100 Level Courses:
CRIM 102: Introduction to Criminology
200 Level Courses:
CRIM 221: Victimology
300 Level Courses:
CRIM 301: Principles of Forensic Science
CRIM 311: White Collar Crime
CRIM 321: Deviance and Social Control
CRIM 331: Advanced Criminology
CRIM 332: Juvenile Delinquency
CRIM 337: Death Penalty
CRIM 341: Justice, Punishment and Ethics
CRIM 342: The Correctional System
CRIM 360: The Judicial Process
CRIM 364: Wrongful Convictions
CRIM 365: The Innocence Project Clinic
A survey course designed to provide a general theoretical understanding of crime problems in the United States. The basic sources of crime, the justice machinery and society’s reaction to crime are examined.
Analysis of major perspectives on victimization. Emphasis is on the role of the victim in the generation of crime, experience of the victim in the criminal justice system and on patterns of victimization.
Designed to acquaint the student with procedures utilized in the investigation of a crime. It considers theories of physical sciences as they apply to the investigative methodology of a crime. The process is examined within the context of the most recent technological advances in criminal investigation.
Intensive study of crimes committed by people or corporations during the course of legitimate work.
This course provides several perspectives on the nature and sources of deviance. Included in the survey are societal responses to deviance and processes to control deviance.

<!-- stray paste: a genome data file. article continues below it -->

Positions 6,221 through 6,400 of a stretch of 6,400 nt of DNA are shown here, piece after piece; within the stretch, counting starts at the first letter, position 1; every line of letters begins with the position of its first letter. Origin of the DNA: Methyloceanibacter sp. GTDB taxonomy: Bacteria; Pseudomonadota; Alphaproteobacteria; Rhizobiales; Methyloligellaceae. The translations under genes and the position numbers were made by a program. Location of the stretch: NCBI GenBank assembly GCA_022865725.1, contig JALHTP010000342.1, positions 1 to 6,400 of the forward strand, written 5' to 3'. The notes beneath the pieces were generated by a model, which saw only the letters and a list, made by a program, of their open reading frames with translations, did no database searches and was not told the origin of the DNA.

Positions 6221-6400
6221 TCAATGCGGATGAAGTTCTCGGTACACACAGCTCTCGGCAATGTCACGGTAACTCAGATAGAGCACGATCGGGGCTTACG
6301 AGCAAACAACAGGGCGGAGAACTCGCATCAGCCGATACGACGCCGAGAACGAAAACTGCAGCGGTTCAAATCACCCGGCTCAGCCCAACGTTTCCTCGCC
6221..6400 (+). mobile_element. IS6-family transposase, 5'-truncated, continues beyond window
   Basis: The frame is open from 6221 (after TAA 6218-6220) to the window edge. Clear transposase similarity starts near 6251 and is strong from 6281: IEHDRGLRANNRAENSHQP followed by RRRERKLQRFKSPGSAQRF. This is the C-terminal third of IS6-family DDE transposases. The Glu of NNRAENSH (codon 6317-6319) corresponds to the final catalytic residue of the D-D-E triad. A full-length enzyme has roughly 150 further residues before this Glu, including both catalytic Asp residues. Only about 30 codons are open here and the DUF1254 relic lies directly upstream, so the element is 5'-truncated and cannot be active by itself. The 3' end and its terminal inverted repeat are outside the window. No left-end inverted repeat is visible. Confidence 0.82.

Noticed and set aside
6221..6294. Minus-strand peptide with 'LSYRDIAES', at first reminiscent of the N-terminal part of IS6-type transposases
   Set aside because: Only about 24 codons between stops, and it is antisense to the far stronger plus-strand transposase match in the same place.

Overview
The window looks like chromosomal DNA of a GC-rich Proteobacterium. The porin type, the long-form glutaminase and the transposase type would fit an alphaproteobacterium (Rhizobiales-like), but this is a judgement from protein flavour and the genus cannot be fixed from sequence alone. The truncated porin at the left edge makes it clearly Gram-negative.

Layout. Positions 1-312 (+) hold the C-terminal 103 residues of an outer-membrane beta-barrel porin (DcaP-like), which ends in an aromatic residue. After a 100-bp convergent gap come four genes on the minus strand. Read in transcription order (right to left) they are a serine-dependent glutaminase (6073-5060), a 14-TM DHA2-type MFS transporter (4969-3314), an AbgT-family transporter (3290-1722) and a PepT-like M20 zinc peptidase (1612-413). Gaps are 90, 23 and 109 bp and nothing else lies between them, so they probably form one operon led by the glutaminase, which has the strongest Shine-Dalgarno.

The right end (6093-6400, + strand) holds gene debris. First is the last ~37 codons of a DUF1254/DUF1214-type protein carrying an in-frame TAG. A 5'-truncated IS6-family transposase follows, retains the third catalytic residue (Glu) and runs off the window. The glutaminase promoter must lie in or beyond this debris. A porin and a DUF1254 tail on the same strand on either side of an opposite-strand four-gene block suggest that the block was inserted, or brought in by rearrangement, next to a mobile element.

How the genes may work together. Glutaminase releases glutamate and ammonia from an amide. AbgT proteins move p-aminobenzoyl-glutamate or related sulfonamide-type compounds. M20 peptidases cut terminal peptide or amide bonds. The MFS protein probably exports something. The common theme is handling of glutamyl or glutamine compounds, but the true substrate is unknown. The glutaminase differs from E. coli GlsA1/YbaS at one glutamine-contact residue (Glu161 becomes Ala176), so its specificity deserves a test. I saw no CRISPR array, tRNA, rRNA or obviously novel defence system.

Prerequisite: CRIM 102.
An intensive study of different theories explaining why people violate the law. Special consideration will be given to applying theories of crime.
Prerequisite: CRIM 102 or SOCI 101.
A systematic analysis of theories of juvenile delinquency and how the juvenile justice system manages delinquents. Consideration is also given to the solutions of delinquency.
The purpose of this course is to provide students with an understanding of the social, political and historical forces that have helped shape the practice of the death penalty in America and the international community. Emphasis will be placed on the relationship between race, class and gender and imposition of capital punishment as well as the influence of U. S. Supreme Court rulings on the administration of the death penalty.
A philosophical and pragmatic examination of justice and punishment. The course will provide the student with an understanding of the conceptual foundations of justice.
Provides a basic framework for understanding crime and criminal justice. Topics include community-based treatment programs, correctional treatment in institutions and civil rights of offenders.
An in-depth look at the judicial branch of government, emphasizing the state and federal judicial systems. The role of the prosecution, defense, judge and jury are examined, as well as judicial procedure.
Prerequisite: CRIM 301.
This course will emphasize the causes of wrongful convictions and the procedural mechanisms that allow for the litigation of those claims. The focus of this class will be the types of evidence and testimony that leads to wrongful convictions, real life examples of wrongful convictions, as well as state and federal post-conviction remedies.
Prerequisite: CRIM 364.
In partnership with the University of Missouri-Kansas City Law School, students will review cases of potential wrongful conviction. Through a collaborative process, submitted cases will be researched, evidence will be evaluated, conclusions and recommendations will be presented for class discussion and, eventually, MIP review. Students participating in The Innocence Project Clinic will be expected to respect the confidential nature of the work required.